Additive manufacturing has disrupted the entire manufacturing process paving the way for the rapid adoption of 3D printing to create stronger, lighter, more complex parts and systems. nTopology is the first engineering design software built natively for this shift. The company’s nTop platform, launched last year, accelerates the design process through reusable workflows, allowing design teams to model different materials virtually rather than with having to build multiple prototypes. Engineers can now run 3,000 possible iterations in an hour. Used by engineers working in a range of industries from aerospace, automotive, medical, and consumer products industries, the platform can run 3,000 possible iterations in an hour. Within the next 5 years, engineering companies will shift production of 30% of all parts to additive or advanced manufacturing processes. nTopology customers include organizations like GE Health, Renishaw, U.S. Airforce, and Lockheed Martin. Despite the pandemic, the company is on pace to triple its YOY revenue in 2020.
AlleyWatch caught up with CEO Bradley Rothenberg to learn more about nTopology, how the nTop Platform supports generative design and 3D printing, and the company’s latest funding round, which brings total funding raised to $70.2M across four rounds.
Who were your investors and how much did you raise?
This is our Series C of $40M led by Insight Partners with our previous investors Root, Canaan, DCVC, and Haystack also participating.
Tell us about the product or service that nTopology offers.
nTopology is an engineering software company and was founded in 2015. It’s headquartered in New York City in the heart of Manhattan. In 2019, we launched nTop Platform to empower engineers to design revolutionary products. Today, our software is used at hundreds of engineering companies by thousands of engineers on their most advanced projects in the aerospace, automotive, medical, and consumer industries.
What inspired the start of nTopology?
We started nTopology right when manufacturing was going through what we thought was the most important transformation in the last 100 or so years: this was the shift to additive manufacturing. Anytime there is a major platform shift in the way we as humans can manufacture parts, there is a new set of processes & design systems built to enable this technology. At the time, the design software on the market was built on technology developed in the late 70s early 80s before additive manufacturing & was not capable of designing the types of parts that maximize the potential of additive manufacturing (you can see examples of these parts on our website under case studies). At first, we wrote custom code to trick other software to create these geometries, but it quickly became obvious we needed to start from scratch, with a new way of describing geometry that unlocks the potential of these processes by enabling unlimited complexity, field-driven design, & remixable workflows.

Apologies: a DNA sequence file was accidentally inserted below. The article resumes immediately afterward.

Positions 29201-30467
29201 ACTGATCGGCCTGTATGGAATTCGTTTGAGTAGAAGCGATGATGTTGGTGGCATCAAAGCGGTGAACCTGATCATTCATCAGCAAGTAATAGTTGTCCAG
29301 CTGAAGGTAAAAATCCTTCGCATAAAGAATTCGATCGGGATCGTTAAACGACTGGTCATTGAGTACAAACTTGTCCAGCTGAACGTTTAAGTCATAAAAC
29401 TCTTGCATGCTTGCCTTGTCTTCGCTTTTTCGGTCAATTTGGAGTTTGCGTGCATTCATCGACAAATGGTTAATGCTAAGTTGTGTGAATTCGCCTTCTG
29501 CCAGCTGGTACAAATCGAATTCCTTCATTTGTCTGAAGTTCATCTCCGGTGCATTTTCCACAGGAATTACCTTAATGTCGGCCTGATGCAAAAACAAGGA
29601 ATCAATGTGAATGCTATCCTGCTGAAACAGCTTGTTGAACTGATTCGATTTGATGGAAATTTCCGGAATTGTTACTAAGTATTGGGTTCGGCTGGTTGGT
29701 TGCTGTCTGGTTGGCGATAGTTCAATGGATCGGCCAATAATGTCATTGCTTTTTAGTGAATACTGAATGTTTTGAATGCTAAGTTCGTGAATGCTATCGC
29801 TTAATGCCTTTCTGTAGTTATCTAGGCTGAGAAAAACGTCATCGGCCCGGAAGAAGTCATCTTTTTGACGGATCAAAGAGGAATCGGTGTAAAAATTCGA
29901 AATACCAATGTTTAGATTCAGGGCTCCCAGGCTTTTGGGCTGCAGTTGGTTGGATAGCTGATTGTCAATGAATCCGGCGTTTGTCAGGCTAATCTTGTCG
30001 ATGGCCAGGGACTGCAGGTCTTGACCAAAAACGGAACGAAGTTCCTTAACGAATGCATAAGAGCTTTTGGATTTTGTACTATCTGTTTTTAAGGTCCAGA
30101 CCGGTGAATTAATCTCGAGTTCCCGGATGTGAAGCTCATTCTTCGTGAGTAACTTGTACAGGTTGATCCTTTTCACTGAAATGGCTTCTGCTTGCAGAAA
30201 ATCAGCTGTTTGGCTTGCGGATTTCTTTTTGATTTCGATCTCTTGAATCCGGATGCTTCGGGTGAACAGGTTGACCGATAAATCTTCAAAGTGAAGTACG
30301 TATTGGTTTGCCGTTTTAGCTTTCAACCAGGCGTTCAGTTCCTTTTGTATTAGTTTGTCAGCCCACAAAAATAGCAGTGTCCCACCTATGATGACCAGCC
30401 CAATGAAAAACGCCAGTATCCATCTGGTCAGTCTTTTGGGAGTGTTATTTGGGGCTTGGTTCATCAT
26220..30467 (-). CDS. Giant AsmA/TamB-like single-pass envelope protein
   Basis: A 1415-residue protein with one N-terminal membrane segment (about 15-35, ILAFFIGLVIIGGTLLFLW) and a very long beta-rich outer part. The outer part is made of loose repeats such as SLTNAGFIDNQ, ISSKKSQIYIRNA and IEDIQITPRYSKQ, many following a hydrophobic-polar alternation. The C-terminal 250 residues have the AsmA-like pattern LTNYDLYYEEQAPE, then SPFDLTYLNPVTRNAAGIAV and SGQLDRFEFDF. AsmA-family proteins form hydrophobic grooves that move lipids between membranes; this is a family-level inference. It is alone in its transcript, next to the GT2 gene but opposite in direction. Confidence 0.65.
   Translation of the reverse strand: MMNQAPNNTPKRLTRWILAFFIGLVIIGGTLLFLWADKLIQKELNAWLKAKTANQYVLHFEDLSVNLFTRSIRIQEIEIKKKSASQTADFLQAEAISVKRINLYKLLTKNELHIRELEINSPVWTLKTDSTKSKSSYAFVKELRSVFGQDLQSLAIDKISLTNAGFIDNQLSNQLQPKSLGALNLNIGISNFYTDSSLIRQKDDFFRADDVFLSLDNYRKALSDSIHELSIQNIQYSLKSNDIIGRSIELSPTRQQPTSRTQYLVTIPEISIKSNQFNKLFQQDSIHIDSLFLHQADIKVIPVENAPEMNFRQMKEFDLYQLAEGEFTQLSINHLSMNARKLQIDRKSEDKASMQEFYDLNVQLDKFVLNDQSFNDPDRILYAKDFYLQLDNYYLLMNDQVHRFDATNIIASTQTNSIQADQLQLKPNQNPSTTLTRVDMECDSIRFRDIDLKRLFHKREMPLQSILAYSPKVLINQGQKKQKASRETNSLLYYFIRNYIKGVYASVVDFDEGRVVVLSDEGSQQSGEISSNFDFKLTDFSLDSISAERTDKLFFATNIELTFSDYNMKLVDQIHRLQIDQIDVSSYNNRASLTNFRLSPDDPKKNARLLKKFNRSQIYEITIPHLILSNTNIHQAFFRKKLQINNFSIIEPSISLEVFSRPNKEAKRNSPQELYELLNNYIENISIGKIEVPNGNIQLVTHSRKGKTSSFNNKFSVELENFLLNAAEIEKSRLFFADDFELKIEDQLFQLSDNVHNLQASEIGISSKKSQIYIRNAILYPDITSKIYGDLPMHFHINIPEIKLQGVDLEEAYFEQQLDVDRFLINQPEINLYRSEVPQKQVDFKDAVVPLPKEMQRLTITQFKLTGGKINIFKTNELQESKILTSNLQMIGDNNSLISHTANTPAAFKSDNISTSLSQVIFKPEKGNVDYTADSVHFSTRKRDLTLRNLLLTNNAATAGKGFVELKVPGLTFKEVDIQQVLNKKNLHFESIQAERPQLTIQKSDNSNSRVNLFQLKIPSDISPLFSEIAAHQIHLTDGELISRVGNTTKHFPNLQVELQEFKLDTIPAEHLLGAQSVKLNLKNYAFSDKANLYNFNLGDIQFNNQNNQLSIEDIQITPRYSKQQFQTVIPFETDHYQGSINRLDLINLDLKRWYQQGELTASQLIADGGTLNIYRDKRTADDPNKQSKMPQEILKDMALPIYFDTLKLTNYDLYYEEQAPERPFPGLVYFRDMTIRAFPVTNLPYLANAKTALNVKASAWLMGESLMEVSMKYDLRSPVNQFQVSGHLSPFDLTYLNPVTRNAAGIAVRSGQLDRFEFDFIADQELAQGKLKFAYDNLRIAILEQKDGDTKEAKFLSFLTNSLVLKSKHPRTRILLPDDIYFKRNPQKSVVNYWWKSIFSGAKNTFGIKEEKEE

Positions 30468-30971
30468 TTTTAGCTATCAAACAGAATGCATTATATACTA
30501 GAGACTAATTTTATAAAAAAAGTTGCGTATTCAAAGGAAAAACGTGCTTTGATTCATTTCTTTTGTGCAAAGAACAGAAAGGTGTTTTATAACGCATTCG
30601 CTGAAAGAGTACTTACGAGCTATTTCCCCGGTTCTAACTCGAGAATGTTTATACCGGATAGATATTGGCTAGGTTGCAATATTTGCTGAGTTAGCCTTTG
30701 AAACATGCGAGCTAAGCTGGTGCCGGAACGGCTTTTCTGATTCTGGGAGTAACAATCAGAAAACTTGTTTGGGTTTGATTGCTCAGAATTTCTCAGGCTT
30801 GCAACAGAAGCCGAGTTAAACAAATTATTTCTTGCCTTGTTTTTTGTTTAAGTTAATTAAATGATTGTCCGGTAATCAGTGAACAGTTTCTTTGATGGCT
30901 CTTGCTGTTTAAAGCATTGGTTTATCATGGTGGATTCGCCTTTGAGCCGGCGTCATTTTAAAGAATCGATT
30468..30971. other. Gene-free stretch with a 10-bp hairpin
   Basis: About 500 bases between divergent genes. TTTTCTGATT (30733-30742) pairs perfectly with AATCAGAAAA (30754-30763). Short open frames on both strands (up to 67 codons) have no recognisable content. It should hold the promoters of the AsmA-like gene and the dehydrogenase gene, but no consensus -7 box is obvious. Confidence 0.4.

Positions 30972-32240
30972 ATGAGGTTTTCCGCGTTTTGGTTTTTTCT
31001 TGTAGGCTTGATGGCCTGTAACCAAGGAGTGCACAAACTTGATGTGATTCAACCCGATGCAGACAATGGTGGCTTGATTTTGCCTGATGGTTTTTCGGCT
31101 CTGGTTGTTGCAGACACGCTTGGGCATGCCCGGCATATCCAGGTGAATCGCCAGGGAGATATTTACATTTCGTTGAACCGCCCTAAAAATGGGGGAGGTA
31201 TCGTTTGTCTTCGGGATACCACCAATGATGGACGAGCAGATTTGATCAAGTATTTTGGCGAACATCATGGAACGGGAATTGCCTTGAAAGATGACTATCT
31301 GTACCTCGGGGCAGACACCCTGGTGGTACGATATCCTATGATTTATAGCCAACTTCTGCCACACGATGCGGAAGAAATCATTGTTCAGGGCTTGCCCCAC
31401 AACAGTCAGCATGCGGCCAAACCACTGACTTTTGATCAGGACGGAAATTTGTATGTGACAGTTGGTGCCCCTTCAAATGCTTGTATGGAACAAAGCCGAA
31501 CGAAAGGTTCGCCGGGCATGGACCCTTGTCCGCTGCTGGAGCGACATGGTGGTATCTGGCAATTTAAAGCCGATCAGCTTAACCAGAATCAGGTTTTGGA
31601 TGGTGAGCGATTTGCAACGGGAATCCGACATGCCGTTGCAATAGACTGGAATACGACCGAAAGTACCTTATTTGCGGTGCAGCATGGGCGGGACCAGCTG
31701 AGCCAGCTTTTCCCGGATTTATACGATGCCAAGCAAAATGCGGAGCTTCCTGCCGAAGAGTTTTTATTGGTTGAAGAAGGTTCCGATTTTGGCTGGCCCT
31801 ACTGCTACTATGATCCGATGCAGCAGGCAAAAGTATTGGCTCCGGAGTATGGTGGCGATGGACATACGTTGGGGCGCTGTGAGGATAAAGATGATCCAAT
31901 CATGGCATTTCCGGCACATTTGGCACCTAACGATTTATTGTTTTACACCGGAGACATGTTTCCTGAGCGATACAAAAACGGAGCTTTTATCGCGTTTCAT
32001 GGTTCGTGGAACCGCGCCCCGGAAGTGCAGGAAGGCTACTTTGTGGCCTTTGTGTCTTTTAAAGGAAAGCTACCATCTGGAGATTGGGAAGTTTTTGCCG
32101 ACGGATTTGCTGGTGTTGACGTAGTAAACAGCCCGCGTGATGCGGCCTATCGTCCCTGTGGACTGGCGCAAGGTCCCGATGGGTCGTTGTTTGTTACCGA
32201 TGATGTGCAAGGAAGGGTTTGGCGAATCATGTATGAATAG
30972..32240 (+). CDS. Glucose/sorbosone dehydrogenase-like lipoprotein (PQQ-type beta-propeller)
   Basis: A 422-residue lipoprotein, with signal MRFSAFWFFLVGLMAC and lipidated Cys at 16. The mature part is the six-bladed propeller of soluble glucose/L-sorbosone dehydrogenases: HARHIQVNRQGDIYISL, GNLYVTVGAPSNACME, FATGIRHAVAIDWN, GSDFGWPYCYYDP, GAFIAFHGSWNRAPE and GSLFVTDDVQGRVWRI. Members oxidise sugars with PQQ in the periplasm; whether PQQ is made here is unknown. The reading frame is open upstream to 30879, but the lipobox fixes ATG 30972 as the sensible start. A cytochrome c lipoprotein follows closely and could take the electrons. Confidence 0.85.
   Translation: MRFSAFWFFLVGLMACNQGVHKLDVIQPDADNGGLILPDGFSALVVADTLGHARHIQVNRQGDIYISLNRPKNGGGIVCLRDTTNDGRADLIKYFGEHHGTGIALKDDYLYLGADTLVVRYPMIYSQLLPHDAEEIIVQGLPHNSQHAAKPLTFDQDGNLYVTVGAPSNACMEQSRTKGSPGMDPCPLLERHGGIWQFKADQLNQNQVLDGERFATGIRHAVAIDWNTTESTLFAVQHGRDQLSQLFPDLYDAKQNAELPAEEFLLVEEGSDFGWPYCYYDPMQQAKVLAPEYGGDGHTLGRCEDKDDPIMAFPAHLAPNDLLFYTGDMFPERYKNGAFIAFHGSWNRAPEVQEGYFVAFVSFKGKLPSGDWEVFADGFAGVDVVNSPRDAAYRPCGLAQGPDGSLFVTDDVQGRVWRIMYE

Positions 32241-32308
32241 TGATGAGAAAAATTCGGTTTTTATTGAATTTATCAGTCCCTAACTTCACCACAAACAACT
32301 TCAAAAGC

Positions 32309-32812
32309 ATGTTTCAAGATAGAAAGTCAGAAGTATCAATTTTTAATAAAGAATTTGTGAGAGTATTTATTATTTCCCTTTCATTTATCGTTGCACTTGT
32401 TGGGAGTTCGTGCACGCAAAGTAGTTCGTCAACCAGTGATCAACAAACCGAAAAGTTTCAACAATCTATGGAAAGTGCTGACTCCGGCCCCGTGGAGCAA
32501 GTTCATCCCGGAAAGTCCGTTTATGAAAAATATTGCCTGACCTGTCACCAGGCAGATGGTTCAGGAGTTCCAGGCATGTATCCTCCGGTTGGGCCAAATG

How is nTopology different?
Old design technology is built around producing drawings. Ours is built on new modeling software – an implicit modeling engine specifically designed for mechanical engineering applications. That not only allows for geometry other software cannot create, but also the ability to drive the design with physics (field-driven design) & save the workflow to reuse and share within your company.
What market does nTopology target and how big is it?
We are targeting the design for an advanced manufacturing market that is relatively small compared to traditional manufacturing in many sectors but in leading verticals such as Aerospace, Automotive, and Medical it is quickly becoming a bigger proportion of a massive market.
What’s your business model?
nTopology sells software on a yearly recurring basis, per user (engineer).
How has COVID-19 impacted the business?